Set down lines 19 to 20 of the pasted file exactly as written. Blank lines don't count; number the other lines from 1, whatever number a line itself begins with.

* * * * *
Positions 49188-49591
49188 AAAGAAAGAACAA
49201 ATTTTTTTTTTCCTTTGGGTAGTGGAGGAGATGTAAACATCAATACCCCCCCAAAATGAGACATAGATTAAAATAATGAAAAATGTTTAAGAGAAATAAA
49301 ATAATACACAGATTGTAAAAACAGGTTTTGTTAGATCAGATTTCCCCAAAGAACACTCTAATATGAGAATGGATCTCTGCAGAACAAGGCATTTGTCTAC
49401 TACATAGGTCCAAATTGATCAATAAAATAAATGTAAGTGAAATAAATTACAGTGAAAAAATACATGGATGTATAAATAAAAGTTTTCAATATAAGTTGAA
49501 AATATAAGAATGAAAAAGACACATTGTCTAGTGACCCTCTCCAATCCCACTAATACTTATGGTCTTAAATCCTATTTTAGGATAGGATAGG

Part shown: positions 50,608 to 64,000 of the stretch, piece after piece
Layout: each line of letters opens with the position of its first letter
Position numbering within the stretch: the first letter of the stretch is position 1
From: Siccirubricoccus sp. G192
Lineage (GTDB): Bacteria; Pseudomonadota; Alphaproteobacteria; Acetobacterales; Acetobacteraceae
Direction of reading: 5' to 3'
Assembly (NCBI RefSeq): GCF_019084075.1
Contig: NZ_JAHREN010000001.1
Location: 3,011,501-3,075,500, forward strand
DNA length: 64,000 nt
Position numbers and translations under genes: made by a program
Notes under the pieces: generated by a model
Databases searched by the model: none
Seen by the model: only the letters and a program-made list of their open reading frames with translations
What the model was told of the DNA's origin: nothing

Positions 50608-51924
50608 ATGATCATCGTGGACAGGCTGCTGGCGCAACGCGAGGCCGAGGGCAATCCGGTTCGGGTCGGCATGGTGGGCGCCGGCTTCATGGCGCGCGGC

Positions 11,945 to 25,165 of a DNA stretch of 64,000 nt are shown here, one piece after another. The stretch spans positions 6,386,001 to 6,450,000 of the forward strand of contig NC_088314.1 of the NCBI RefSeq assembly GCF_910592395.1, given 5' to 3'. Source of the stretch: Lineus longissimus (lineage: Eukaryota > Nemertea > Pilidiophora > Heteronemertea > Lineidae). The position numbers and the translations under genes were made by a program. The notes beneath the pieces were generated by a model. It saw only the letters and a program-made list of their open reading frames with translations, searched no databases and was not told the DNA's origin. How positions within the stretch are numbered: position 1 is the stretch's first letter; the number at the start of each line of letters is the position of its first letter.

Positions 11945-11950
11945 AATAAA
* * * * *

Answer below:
Databases searched by the model: none
Seen by the model: only the letters and a program-made list of their open reading frames with translations